It’s not enough to simply develop these security control policies; you must also monitor and continuously evaluate them against all possible risks. Plan frequent reevaluations of asset values and analyze the risk landscape to be sure your security efforts remain relevant and adequate. Be aware that despite your best efforts, incidents can happen. Your ability to detect, respond, and manage incidents makes all the difference.

  1. Strengthen key vulnerabilities. Many cybercriminals target the path of least resistance, which often leads them to socially engineered attacks, spoofing attacks, and IoT device vulnerabilities. Vulnerabilities differ by culture, work habits, and technology practices. Find the weakest links in your organization and strengthen them through training, redundancy, and the latest security practices—such as encryption, advanced firewall protection, and intelligent network and systems monitoring.

As you move more of your workloads to the cloud, also consider that you’ll need different dataprotection, as cloud security requires layers of logical security. Encryption, key management, user access control, and multi-factor authentication improve security for data that’s transferred in and out of the cloud. Although it seems obvious, not everyone has been able to wrap their mind around security in the cloud. When the use of encrypted storage on portable devices and laptops increased in 2017, the healthcare industry experienced a reduction in the exposure of ePHI, compared to previous years, according to the HIPAA Journal.

  1. Flesh out disaster recovery and contingency plans. Impenetrability is an impossible goal, so prepare for the unexpected. Disaster recovery and business continuity planning plays a vital role in your ability to quickly contain and recover in the event of an attack. Your organization needs proper data backups, data recovery systems, alerting tools, containment protocols and stakeholder information to remain proactive during a crisis.
  2. Automate security processes and alerts when possible. Manual security requires a lot of resources. While some activities should remain manual, automation tools can assist with access log reporting, threat correlations, patch management, malware detection, security information and event management (SIEM), and more. Automated tools help IT departments prioritize their security practices for improved risk management over time.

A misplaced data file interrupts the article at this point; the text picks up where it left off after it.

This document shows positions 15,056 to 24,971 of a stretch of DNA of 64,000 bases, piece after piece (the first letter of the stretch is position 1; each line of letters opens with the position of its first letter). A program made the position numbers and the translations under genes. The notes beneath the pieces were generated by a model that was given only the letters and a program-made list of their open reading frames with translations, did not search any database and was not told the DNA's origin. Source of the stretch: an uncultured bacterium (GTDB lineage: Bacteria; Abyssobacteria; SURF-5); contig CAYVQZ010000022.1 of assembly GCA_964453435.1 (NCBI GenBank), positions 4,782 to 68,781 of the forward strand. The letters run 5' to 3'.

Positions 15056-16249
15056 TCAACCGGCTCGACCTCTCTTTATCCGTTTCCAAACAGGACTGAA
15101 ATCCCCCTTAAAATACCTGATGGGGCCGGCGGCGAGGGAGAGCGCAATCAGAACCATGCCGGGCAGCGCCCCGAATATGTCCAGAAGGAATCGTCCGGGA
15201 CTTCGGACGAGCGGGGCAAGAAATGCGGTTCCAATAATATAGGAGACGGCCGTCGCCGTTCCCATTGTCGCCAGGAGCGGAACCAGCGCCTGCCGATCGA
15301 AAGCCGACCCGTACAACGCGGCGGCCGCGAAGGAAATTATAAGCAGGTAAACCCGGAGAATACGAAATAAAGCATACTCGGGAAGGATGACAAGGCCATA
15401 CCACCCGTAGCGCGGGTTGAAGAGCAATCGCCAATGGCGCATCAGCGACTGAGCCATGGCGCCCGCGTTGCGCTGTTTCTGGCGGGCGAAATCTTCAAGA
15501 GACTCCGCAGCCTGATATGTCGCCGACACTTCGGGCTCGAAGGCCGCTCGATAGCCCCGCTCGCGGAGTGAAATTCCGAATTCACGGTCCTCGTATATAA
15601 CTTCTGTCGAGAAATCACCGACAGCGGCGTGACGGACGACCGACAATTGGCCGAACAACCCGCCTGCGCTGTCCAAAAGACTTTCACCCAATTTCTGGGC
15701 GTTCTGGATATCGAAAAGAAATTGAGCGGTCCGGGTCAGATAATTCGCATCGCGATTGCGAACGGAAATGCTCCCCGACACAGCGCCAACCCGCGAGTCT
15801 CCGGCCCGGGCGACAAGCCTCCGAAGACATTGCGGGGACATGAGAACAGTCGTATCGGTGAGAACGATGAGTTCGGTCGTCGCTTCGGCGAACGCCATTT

3. Vet vendors and develop security agreements. As-a-service solutions create new and diverse networks of vendor and partner agreements. Each endpoint and network connection represents a potential vulnerability. You should clearly identify and track who is in charge of what when it comes to data security and include that information in your service provider contracts. Data security documentation, vulnerability disclosure, and incident response management strengthen B2B relationships.
  4. Communicate often. While automated tools and secure solutions offer an ever-expanding array of risk management opportunities, you must communicate with your stakeholders. Employees need ongoing training for new vulnerabilities. Be transparent about your security policies and don’t be shy about asking providers for their accreditations. Knowledge sharing underpins all data security best practices.

2017 was a rough year for many organizations, with security breaches affecting everyone from Equifax to the NSA in the Wannacry data leak. Learn from their mistakes, and plan to expand your IT strategy to include best practices for data security and risk management this year.

Additional Resources on This Topic:

The Big Disconnect: 2017 Data Threat Landscape
Top 6 Breach Response Best Practices for 2017
A Snapshot of the 2017 SecurityMetrics Guide to HIPAA Compliance: The Status of Healthcare Security

This article was first published on OnRamp.

With nearly 20 years of experience in hosting, cloud and technology, Toby Owen oversees the product strategy and execution for OnRamp’s portfolio of high security colocation, managed hosting, and private cloud products. Prior to OnRamp, Owen led product and security teams at Cogeco Peer 1, Rackspace, and Wells Fargo.

Connect with Toby Owen on LinkedIn and Twitter (@tobydowen)